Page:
By Luciana Leitão

The film starts with a shocking rape scene at Michèle’s (Isabelle Huppert) home. Elle, a French-German-Belgian psychological thriller directed by Paul Verhoeven, comes like a punch in the stomach, awakening all your senses.

Michèlle is a successful businesswoman who, after the violence scene, tries to discover the identity of her perpetrator. She seems fierce and invincible, even after a terrifying rape scene. Nothing seems to take her down.

Head of a video company, her sharp and ruthless behaviour in work are transported to her personal life as well. Yet, after being attacked at home, even though she attempts at maintaining a façade of meticulous order, her life changes. She and her perpetrator are then drawn into a thrilling game, which may, at any moment, lose control.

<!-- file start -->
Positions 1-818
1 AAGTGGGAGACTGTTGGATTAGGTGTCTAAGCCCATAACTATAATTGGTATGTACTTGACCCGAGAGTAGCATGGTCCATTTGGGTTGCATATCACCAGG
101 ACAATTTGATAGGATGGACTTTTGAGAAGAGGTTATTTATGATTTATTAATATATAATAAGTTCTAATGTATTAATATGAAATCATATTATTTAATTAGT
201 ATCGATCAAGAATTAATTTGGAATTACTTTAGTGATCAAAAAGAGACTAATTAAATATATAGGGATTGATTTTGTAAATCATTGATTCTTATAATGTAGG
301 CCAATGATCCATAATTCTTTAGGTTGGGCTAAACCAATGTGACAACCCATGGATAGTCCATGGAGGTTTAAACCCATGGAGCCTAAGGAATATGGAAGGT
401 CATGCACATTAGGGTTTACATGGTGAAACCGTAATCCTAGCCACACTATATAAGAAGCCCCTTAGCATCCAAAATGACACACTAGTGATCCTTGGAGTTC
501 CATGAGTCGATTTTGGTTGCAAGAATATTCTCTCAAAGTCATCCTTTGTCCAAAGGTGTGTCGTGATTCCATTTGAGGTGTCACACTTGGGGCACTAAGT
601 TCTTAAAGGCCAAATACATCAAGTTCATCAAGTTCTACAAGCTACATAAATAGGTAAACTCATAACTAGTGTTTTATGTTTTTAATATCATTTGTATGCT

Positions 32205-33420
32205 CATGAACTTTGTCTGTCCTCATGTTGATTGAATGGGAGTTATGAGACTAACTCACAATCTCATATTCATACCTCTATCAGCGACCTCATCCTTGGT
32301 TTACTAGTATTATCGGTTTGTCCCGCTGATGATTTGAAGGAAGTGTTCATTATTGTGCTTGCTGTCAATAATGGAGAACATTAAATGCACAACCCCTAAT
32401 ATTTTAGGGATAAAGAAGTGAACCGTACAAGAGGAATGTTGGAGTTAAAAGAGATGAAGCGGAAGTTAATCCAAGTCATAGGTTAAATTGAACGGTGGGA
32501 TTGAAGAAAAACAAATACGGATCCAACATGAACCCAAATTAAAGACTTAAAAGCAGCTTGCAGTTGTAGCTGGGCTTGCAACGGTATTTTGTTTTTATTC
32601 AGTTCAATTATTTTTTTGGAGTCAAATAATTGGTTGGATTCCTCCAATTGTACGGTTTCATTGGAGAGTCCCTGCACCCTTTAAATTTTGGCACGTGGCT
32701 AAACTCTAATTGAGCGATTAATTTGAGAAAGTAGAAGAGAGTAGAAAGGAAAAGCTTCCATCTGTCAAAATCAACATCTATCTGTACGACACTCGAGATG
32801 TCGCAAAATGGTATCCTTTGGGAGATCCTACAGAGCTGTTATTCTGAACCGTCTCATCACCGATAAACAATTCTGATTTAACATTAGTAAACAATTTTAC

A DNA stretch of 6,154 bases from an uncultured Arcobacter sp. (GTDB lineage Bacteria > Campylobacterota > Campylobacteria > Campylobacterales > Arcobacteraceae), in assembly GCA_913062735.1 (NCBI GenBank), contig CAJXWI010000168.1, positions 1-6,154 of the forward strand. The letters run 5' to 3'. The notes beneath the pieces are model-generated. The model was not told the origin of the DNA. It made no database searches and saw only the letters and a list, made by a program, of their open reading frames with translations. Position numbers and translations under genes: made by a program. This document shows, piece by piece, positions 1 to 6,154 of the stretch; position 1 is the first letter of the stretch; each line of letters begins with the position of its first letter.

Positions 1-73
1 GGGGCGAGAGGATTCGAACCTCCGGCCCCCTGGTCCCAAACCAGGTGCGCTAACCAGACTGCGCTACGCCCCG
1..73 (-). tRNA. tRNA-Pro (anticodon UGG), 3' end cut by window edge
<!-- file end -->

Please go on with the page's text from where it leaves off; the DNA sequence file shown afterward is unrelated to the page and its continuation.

Isabelle Huppert, as usual, plays an amazing part as Michèle, managing to maintain at all cost a cover-up of rationality and strength. Huppert was brilliant, taking the action in dangerous mind-blowing fields.

The film, at the 2014 Cannes Film Festival, was described as “pure Verhoeven, extremely erotic and perverted.” I would say perverted is the right word, as, throughout the film, you keep sensing continuous punches in the stomach, as the action turns into something particular strange. And, even though it possesses a certain kind of eroticism, the director refuses such epithet, having said: “Those people who think that this is an erotic film will be disillusioned. They are in for a strange confrontation with a movie that is… not ordinary. I don’t think the story is erotic; it’s about rape. An erotic thriller would be a bit weird, right? I mean, it might be erotic for the person doing it, but I don’t think that rape in general is something you would call erotic.”

Elle is something as shocking as it is memorable. It troubles you. It leads you to question. You are unable to remain indifferent. That’s what cinema is all about.